Once the national governments get the allotted funds, it’s still far from reaching the vulnerable communities. Without good governance, how can the benefits reach the communities?

From the already small amount that is coming for adaptation, an even smaller portion is going to national governments, but not trickling down to the most vulnerable communities in those countries. The estimate by the International Institute for Environment and Development (IIED) shows that only 10% of the adaptation money is going to the most vulnerable, so that is something we want to challenge. First of all, more money should come for adaptation at the global level and more of that should go to the most vulnerable, and that is not the fault of the global community alone but also the governments’. Governments got the money but did not give it to the most vulnerable people. So we are fighting a two-tier advocacy battle on behalf of the most vulnerable communities, that they should be prioritized both within their own government’s budgeting, as well as the global level resource allocation. This is a fight that is ongoing; we will continue to fight, but unfortunately events are overtaking our ability to fight. Since climate change is already happening and we are now going beyond our ability to stop it through mitigation and deal with it through adaptation, we are now going through loss and damage with impacts already happening. And now we need compensation for it. That’s another fight we are engaged in.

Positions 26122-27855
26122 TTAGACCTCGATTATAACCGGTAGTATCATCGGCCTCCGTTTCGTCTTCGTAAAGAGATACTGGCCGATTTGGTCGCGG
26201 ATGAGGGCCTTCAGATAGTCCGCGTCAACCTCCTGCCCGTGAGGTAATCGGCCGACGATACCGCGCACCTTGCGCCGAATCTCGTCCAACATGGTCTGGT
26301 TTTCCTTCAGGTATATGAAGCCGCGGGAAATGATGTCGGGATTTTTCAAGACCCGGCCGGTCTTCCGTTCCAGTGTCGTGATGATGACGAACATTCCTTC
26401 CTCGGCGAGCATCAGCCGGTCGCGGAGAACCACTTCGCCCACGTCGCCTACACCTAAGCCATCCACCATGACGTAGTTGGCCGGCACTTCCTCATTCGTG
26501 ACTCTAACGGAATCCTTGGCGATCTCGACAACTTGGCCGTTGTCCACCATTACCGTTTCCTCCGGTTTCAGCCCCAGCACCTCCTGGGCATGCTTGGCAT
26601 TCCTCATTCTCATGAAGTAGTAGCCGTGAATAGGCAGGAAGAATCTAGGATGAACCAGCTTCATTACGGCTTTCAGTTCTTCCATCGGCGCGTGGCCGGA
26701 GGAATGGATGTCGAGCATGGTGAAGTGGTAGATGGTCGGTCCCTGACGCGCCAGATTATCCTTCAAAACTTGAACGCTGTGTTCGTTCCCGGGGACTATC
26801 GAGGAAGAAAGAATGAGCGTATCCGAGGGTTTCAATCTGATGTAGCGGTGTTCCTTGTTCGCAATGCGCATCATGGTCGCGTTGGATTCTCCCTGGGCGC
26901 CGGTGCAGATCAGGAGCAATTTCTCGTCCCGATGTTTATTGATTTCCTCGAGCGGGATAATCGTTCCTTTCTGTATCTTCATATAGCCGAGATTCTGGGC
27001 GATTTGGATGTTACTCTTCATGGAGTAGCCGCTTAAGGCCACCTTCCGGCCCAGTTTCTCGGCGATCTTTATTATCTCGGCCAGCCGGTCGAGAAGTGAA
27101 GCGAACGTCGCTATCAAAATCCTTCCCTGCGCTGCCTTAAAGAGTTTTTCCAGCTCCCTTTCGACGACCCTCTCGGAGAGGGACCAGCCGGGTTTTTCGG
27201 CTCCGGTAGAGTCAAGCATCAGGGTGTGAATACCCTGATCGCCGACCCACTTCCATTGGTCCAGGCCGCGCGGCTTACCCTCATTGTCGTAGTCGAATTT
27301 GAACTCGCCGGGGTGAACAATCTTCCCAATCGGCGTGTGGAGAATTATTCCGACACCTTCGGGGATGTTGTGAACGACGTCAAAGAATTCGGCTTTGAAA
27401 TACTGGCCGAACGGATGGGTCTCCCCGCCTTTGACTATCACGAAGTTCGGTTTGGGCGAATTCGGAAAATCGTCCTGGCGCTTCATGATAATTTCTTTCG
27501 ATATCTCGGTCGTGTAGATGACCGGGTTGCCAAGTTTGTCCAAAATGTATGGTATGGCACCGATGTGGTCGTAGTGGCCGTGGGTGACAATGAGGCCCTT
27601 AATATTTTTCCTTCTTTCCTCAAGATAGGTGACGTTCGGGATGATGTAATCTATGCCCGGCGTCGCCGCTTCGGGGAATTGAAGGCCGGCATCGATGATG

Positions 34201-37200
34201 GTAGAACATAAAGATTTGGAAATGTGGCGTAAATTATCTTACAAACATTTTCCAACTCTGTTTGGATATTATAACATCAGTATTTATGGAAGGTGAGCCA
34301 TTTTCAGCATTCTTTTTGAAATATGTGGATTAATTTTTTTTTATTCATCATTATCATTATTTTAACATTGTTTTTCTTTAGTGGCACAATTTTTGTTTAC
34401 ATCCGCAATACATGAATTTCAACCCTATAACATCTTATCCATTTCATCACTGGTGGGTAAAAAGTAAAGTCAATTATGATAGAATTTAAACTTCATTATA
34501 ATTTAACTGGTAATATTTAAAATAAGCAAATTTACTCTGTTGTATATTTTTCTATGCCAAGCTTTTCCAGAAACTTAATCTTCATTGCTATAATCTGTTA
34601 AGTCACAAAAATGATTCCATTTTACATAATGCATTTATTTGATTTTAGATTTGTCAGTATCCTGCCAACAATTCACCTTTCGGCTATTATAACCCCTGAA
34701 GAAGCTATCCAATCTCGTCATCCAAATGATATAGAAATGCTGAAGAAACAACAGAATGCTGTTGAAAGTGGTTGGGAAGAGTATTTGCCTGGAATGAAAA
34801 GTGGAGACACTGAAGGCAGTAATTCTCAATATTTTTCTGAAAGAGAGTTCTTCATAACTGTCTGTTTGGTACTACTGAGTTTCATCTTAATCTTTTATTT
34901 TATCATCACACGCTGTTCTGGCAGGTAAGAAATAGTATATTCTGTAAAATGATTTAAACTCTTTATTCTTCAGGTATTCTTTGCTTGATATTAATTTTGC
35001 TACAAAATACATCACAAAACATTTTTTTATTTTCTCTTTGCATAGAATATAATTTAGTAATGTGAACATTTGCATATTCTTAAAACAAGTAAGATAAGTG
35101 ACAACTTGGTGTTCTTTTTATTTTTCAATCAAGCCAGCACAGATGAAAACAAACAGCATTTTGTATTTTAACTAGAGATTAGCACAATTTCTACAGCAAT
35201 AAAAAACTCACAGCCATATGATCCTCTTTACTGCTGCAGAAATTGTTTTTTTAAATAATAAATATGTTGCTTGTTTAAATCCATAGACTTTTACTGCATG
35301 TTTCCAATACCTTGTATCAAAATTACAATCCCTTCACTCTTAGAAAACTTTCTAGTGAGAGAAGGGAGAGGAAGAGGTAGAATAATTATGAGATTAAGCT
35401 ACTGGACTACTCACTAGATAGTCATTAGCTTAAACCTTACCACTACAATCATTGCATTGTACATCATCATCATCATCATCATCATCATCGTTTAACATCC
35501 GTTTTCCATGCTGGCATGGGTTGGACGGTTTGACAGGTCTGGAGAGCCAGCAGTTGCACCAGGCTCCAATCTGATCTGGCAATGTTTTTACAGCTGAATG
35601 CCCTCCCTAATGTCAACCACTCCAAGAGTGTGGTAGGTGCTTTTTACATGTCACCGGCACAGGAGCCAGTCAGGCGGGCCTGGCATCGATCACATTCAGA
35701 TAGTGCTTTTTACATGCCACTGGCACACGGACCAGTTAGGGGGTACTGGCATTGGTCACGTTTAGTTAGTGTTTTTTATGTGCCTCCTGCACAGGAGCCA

Tell us a little about inclusion in climate negotiations and discussions. Scientists of the elite club and out of reach politicians talk to each other and make policies. How can ordinary people from local communities be involved (for example, they may demand to know where the funding is going)?